In what was very much a game of two halfs, Sunderland still must wait for a win against Everton. Adam Johnson handed us hope and optimism, but second half strikes from Marouane Fellaini and Nikica Jelavic saw that old familiar blues return to Wearside.
There were local goalscorers last time we won at Goodison Park, way back in 1996 as Craig Russell and Micheal Bridges both found the scoresheet. When Adam Johnson sneaked in today, there was a familiar feeling that something might just happen again. Something familiar did happen, the same old thing that always doe when we meet up with the blue half of Merseyside.
Sunderland started very much the brighter of the two sides, and could have had the lead after just two minutes when Stephane Sessegnon wasted a glorious chance. Having been put through on goal by Steven Fletcher, Sess bore down on Tim Howard, but the American comfortably tipped away a tame finish.
Just moments later at the other end there was a dubious shout for a penalty when Nikica Jelavic went down in the area. It looked a soft one, and referee Lee Mason seemed to agree.
The pressure from Sunderland however continued, this time Adam Johnson played in Sessegnon in midfield, and with Fletcher holding his run he was eventually unleashed on goal. The left footed effort evaded Howard's grasp, but also sadly it also missed the goal by a couple of inches.
All very positive stuff, and we really were looking by far the superior side, against all pre-match odds.
Everton began to have a spell of their own pressure with Kevin Mirallas the chief troublemaker. His shot was blocked well by Carlos Cuellar inside the area, while Jelavic also had a shot blocked by Rose to keep things level.
Things began to settle down as the home side were reduced to half chances. Steven Pienaar saw his effort from a tight angle beaten away by the strong fists of Simon Mignolet, while from a carefully crafted freekick Jelavic flicked the ball over the top of the bar.
We seemed to cope superbly with everything they could throw at us. Carlos Cuellar and Danny Rose proving to be absolute man-mountains at the back.
We then enjoyed another great breakaway, and much like the other chances we simply couldn't finish. Jack Colback played a lovely one-two with Steven Fletcher and on his favoured left foot could only apply an incredibly tame effort from close range and unmarked. You began to wonder if it was to be one of those days.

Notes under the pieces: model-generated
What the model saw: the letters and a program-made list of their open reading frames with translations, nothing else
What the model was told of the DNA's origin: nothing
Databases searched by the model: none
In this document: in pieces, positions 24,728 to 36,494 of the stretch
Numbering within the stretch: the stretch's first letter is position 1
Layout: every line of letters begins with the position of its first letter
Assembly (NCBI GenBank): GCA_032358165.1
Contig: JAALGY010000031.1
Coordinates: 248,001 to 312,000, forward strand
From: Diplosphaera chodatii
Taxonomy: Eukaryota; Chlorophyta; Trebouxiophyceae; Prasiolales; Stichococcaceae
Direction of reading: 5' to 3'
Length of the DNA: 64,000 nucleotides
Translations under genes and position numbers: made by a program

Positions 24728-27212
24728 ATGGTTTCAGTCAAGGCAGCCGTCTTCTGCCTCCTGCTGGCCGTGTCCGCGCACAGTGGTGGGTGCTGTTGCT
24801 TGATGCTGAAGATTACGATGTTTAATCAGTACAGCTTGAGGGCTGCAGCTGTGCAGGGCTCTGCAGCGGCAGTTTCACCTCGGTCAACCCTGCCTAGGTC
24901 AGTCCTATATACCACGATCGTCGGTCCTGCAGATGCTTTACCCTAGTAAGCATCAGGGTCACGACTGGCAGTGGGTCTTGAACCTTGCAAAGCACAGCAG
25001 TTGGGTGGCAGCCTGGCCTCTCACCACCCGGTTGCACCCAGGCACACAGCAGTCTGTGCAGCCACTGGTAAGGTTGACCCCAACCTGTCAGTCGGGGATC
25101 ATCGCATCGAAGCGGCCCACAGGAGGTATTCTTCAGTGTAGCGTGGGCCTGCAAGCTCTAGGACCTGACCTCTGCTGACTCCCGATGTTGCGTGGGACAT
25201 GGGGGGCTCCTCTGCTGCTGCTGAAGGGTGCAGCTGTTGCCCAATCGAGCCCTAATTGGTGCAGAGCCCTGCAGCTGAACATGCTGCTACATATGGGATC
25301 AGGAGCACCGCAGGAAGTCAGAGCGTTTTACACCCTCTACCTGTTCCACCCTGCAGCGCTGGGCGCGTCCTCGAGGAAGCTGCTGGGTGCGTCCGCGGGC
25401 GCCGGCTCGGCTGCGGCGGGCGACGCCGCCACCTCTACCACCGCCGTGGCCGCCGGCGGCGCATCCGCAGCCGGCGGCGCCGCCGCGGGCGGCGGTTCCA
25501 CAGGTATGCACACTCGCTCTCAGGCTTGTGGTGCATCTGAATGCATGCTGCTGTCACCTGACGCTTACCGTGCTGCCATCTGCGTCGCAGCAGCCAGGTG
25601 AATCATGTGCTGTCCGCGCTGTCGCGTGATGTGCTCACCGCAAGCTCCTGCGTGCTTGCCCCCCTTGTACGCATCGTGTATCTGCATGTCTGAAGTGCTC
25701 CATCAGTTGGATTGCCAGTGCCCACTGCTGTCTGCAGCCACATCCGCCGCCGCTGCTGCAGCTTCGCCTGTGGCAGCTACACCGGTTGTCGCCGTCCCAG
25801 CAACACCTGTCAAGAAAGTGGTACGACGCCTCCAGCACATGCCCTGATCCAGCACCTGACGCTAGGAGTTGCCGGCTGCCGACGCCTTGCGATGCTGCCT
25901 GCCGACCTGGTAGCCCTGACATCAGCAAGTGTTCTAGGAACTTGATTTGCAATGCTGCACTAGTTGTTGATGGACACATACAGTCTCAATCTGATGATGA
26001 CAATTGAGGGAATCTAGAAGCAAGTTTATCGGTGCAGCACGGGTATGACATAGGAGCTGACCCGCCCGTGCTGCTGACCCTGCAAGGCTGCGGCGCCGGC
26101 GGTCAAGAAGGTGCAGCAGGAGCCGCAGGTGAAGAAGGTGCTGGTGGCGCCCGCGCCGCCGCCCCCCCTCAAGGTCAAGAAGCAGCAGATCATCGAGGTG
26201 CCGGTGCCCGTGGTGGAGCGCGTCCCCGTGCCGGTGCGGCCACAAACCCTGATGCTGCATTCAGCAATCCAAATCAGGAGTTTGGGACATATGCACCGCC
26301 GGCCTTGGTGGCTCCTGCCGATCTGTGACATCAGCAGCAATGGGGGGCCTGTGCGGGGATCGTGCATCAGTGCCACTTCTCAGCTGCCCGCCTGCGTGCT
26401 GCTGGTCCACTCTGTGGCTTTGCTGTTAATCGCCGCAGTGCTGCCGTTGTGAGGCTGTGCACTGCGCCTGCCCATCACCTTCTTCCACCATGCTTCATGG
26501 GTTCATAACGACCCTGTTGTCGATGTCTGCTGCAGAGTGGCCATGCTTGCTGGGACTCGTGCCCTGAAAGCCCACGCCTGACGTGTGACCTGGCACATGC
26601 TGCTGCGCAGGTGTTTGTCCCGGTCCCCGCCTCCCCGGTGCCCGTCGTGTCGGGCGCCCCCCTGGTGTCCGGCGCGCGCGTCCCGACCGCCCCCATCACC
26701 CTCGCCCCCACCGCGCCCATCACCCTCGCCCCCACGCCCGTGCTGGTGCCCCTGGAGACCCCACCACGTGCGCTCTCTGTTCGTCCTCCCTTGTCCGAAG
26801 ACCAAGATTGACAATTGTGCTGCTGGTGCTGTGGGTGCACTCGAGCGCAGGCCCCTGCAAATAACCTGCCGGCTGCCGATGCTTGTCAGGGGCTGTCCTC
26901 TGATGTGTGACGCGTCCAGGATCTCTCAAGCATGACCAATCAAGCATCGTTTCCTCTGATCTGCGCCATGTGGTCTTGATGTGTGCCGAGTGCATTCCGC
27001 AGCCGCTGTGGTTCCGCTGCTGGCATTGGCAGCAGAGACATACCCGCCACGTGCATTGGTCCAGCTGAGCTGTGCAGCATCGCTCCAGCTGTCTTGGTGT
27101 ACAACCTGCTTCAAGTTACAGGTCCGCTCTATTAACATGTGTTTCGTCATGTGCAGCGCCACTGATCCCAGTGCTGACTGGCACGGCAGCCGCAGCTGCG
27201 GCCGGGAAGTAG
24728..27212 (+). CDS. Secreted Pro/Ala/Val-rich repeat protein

On the stroke of half time, persistence paid off. A corner swung in by Seb Larsson was nodded away with ease, but when Cuellar played the ball back into the mixer he found an on-rushing Adam Johnson to beat Leighton Baines to the ball and unleash an unstoppable close-range finish past Tim Howard for his first goal for the club, and our first since September.
Half time came with us in front, and no less than we deserved for a superb first 45 minutes of football.
Expected, Everton came out looking much better than they did in the first half and were quick to camp themselves in our half.
Johnny Heitinga was making quite a nuisance of himself. All in the space of five minutes he saw a shot blocked and rebound away of Carlos Cuellar's arm. Nothing given, and rightly so as there was nothing the Spaniard could do about it.
Next the Dutchman was causing problems from a corner, getting ahead of John O'Shea to nod goalwards, and cleared off the line by Adam Johnson.
Lastly he made his most telling contribution, raking his studs (accidently) down the leg of Steven Fletcher, who had been in the wars all day. It wasn't much longer after Fletcher was subbed for Louis Saha, who predictably had little impact.
Everton continued to see plenty of the ball, but nothing much really doing with it. Steven Pienaar tested Simon Mignolet who saved well, with the Belgian also equal to substitute Apostolos Vellios' header, but other than that all the action was in midfield.
Craig Gardner picked up a fifth booking of the season and will miss the Fulham game next week, while Heitinga also found himself in the book.
We seemed to this point to be coping well, was an unprobable win on the cards? Of course it bloody wasn't, as up popped Marouane Fellaini to get Everton's equaliser.
Picking the ball up on the edge of the area, and for the first time all game was given time to turn and get a shot away, and tuck the ball well beyond a stranded Mignolet from 18-yards out. The biggest disappointment might have been that nobody reacted quick enough to the most dangerous man on the pitch receiving the ball on the edge of the area.
A sickener, but not as bad as what happened just two minutes later as Nikica Jelavic scored from close range to break hearts and send a shuddering sense of inevitability around both the North's East and West.
Shellshocked, we offered little by way of comeback. Carlos Cuellar was presented with a golden chance but could only fire straight at Craig Gardner who was attempting to get out of the way, while James McClean's mis-hit effort fell straight to Danny Rose who's effort was stopped thunderously by Seamus Coleman.
Five minutes were added and despite the introductions of Connor Wickham and David Vaughan, nothing was forthcoming other than that old familiar feeling from our encounters with the blue half of Merseyside.
Those who watched it will have seen an improved performance, but that counts for little really. Points at the name of the game, not opinion. Despite the improvement, it's still just one win in our last eighteen Premier League games. A depressing stat line to cap a depressing afternoon.